Denver Eric Harris and Dylan Klebold showed signs of depression and violent fantasies two years before their suicidal rampage at Columbine High School, according to an upcoming TV documentary.
Bullying at school prompted sadness and resentment, and violent images in film and video games helped push Harris and Klebold into anger and depression, researchers say in the "Investigative Reports" program airing on the cable network A&E on April 15.
Klebold and Harris killed 13 people and wounded 23 before killing themselves inside the school in 1999.
One classmate, who is not identified in the documentary, said Harris told his psychology class of a recurring dream in which he awakes, comes to school and starts shooting students and teachers and then blows up the school.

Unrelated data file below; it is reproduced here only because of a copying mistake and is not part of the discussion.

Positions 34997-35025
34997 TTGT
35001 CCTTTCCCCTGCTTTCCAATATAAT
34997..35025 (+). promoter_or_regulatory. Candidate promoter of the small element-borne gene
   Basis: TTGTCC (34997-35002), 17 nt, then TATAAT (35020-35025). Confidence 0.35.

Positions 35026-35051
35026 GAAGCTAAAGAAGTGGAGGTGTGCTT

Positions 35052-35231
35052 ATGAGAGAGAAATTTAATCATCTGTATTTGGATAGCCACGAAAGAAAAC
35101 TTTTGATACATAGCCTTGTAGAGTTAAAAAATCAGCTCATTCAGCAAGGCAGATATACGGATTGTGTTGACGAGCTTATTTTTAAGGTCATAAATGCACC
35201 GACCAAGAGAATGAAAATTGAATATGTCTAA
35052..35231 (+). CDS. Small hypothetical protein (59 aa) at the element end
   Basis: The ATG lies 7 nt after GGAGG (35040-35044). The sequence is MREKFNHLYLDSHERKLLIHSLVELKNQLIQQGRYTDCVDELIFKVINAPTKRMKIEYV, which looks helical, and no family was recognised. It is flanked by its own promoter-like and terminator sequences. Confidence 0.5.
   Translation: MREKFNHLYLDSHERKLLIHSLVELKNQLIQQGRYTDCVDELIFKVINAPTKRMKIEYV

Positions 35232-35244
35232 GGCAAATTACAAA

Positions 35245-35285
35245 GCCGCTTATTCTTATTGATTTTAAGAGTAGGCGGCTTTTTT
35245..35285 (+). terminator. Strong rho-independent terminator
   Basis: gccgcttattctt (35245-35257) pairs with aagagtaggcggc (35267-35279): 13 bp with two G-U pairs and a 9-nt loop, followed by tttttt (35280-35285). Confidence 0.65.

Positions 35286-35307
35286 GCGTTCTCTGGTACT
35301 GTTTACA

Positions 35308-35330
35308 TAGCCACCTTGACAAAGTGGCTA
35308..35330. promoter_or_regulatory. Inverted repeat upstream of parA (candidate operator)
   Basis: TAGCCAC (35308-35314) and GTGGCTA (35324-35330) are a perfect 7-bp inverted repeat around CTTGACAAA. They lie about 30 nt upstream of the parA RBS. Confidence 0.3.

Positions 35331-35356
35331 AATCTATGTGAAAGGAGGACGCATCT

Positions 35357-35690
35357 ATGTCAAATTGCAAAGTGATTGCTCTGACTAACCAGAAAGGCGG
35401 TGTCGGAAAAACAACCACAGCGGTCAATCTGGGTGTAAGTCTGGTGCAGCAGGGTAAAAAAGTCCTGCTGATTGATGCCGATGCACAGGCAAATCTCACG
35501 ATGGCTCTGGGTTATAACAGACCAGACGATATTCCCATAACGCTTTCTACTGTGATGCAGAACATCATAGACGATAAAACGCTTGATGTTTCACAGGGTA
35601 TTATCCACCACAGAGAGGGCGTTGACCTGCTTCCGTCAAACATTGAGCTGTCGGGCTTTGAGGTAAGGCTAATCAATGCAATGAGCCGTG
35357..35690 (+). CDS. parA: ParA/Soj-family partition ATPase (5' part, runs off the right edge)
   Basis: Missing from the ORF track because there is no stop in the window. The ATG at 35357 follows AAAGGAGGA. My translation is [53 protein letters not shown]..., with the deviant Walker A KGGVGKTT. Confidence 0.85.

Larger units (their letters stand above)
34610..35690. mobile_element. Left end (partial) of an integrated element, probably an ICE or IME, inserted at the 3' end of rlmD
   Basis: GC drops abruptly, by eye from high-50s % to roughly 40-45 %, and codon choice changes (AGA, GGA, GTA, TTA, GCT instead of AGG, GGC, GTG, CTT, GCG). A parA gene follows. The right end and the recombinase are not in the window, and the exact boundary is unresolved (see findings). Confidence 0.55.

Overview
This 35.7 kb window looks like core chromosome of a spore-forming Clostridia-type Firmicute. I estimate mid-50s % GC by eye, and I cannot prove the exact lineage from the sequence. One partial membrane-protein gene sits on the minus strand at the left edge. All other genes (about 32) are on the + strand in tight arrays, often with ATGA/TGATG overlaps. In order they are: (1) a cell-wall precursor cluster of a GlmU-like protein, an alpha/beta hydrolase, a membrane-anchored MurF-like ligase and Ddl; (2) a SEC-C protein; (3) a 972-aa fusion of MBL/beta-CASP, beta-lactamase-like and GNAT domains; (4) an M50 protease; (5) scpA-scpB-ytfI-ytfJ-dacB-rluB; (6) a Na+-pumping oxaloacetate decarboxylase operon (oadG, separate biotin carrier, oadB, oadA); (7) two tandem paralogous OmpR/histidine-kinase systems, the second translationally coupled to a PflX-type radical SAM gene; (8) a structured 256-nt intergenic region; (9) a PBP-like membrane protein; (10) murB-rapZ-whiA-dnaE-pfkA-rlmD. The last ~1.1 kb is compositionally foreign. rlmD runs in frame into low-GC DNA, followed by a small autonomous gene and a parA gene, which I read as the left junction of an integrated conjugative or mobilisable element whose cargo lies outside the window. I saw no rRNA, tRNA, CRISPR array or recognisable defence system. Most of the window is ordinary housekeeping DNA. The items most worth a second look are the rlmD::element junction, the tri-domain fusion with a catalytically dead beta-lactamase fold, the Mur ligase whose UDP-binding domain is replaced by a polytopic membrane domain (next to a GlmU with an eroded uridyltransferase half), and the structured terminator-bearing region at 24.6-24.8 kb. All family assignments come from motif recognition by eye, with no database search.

Students also said the gunmen made a video for a classroom assignment called "Hitmen for Hire."
Nate Dykeman, a classmate who was a friend of both teens, said Harris' parents found a pipe bomb when they searched their son's room.
"They were furious about it and then kept it in their room because they didn't know what to do with it," he said.
In their lawsuits, victims' families have alleged that deputies were aware that Harris' father, Wayne Harris, found a pipe bomb made by his son and exploded it in a vacant field.
Wayne Harris has denied that he found such a bomb.
The show follows psychiatrists and a former FBI agent on the Newport, Calif.-based Threat Assessment Group, which sought to develop "psychiatric autopsies" of Harris and Klebold. The team's conclusions will not be released until the documentary airs.